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Neonatal Help. Tiny Humans are Hard!

Let's start with the set up. As a Registered EEG tech or any experienced technician will tell you, Neonatal EEG's can be a challenging set up. At first glance you might think "bald, tiny head and less electrodes. I'm in!"

Although most EEG technicians can agree that bald is beautiful; neonatal EEG set ups have their own challenges. While we do use a reduced montage (double distance) not many people know why. It's simple. The brain hasn't developed all of its folds (depending on age- we will get to that in a minute) and the real-estate on a head 36 cm or less is quite limited even with smaller electrodes. Some labs have 5mm electrodes special just for these precious little ones. Even so, space is limited and we do not want to cause a salt bridge!

Pictured above is an example of a double distance set up. However we are missing some key electrodes in this picture.

Eye leads: Placed bilaterally on the outer canthus of the eye. Neonates require eye leads to detect seizure behavior in the eye movement (rhythmic nystagmus)

Chin leads: Placed bilaterally under the bottom lip just under those cute chubby cheeks to detect muscle movements and glossal kinetic rhythmic movements like tongue jutting, which does present differently than a sucking artifact.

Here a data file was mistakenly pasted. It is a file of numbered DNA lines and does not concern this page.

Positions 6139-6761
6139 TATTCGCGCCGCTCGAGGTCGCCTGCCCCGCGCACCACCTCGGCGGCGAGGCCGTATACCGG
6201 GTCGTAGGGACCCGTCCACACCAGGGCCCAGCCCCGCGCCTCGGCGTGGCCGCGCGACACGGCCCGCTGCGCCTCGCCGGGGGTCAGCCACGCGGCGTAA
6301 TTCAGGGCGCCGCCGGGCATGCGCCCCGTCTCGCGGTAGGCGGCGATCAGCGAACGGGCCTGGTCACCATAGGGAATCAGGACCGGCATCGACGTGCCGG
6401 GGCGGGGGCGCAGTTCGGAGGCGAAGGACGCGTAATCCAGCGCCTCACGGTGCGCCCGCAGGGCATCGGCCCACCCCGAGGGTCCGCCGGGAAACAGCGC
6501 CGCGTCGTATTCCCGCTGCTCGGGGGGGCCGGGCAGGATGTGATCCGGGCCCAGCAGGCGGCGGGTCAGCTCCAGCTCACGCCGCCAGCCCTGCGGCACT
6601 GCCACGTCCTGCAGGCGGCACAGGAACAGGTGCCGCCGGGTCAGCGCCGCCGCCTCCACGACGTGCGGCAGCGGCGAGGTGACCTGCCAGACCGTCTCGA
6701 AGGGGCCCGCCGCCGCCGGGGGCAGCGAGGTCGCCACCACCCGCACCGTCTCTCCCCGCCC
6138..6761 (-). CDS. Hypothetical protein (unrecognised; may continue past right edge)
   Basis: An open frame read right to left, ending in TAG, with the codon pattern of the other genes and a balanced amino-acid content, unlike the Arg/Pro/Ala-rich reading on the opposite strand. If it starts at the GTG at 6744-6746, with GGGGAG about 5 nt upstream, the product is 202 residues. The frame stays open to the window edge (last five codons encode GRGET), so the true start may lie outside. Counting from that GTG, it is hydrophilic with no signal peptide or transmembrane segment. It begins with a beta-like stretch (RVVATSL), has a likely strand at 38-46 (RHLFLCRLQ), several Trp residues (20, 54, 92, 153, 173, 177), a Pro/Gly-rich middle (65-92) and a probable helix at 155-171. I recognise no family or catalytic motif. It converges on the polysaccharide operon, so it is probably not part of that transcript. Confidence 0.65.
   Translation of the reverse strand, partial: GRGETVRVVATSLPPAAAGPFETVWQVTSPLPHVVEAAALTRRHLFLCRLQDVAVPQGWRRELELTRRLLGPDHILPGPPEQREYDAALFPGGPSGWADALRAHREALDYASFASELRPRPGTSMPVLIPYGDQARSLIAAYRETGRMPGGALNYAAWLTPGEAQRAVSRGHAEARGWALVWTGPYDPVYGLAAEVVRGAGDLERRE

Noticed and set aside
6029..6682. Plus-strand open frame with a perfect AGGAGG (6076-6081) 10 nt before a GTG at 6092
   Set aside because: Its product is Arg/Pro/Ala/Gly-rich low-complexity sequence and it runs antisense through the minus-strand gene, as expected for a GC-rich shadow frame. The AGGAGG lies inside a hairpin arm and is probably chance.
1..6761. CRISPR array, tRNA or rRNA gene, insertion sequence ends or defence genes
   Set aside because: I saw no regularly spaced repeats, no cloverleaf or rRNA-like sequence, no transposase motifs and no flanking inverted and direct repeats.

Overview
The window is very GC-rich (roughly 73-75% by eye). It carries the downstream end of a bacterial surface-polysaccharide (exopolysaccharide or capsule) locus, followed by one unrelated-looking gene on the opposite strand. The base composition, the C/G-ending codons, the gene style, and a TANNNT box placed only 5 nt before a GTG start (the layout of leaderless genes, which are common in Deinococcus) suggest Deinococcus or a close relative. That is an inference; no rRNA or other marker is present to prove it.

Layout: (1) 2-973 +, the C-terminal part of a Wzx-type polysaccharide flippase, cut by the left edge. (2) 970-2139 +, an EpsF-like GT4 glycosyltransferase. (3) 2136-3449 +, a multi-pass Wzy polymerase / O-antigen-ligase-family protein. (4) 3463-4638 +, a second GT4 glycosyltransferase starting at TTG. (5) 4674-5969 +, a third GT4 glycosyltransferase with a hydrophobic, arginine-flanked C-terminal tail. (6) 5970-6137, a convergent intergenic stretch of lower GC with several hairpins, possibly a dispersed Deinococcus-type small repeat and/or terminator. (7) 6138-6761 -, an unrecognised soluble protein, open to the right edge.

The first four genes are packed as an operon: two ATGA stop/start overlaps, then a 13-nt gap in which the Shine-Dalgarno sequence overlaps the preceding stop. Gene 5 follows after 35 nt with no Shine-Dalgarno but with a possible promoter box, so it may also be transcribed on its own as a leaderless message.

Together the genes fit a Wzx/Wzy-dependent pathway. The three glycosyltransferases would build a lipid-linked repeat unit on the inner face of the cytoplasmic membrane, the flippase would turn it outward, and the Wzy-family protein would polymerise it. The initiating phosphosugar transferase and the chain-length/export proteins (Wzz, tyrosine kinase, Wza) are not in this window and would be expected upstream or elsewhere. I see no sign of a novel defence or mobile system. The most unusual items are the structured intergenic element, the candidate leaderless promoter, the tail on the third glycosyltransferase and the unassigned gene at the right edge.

Belly belts or naval leads: Placed bilaterally on either side of the umbilicus (or some labs use a belly belt with a monitor that goes around the baby's belly-just like it sounds) in order to detect apneas or breathing abnormalities. This also helps with clinical correlations based on witnessed behaviors or EEG findings.

EKG leads: Placed bilaterally on the chest below the clavicle to monitor heart rhythm

Age is just a number, or is it? Neonatal EEG interpretation is based primarily on age so we need to speak the language (EEG does have a language of its own!) to know what to look for on the EEG. Neonatal brains can change weekly, and what is normal for one age may be abnormal for another age. Confused yet?

PMA: The Gestational age+ chronological age= Post menstrual age (PMA)

Conceptual Age: The age from conception which is based off of mom's last menstrual cycle.

Chronological Age: This is the age from birth

Gestational age: Length of pregnancy

Here is a great example of a time chart for Neonatal EEG.

This chart can help you keep track of patterns and age for normal versus abnormal.

If you are brushing up on your neonatal skills or studying for your boards, this a great website with fantastic resources to help. Be sure to check out the ACNS Guidelines for additional help!

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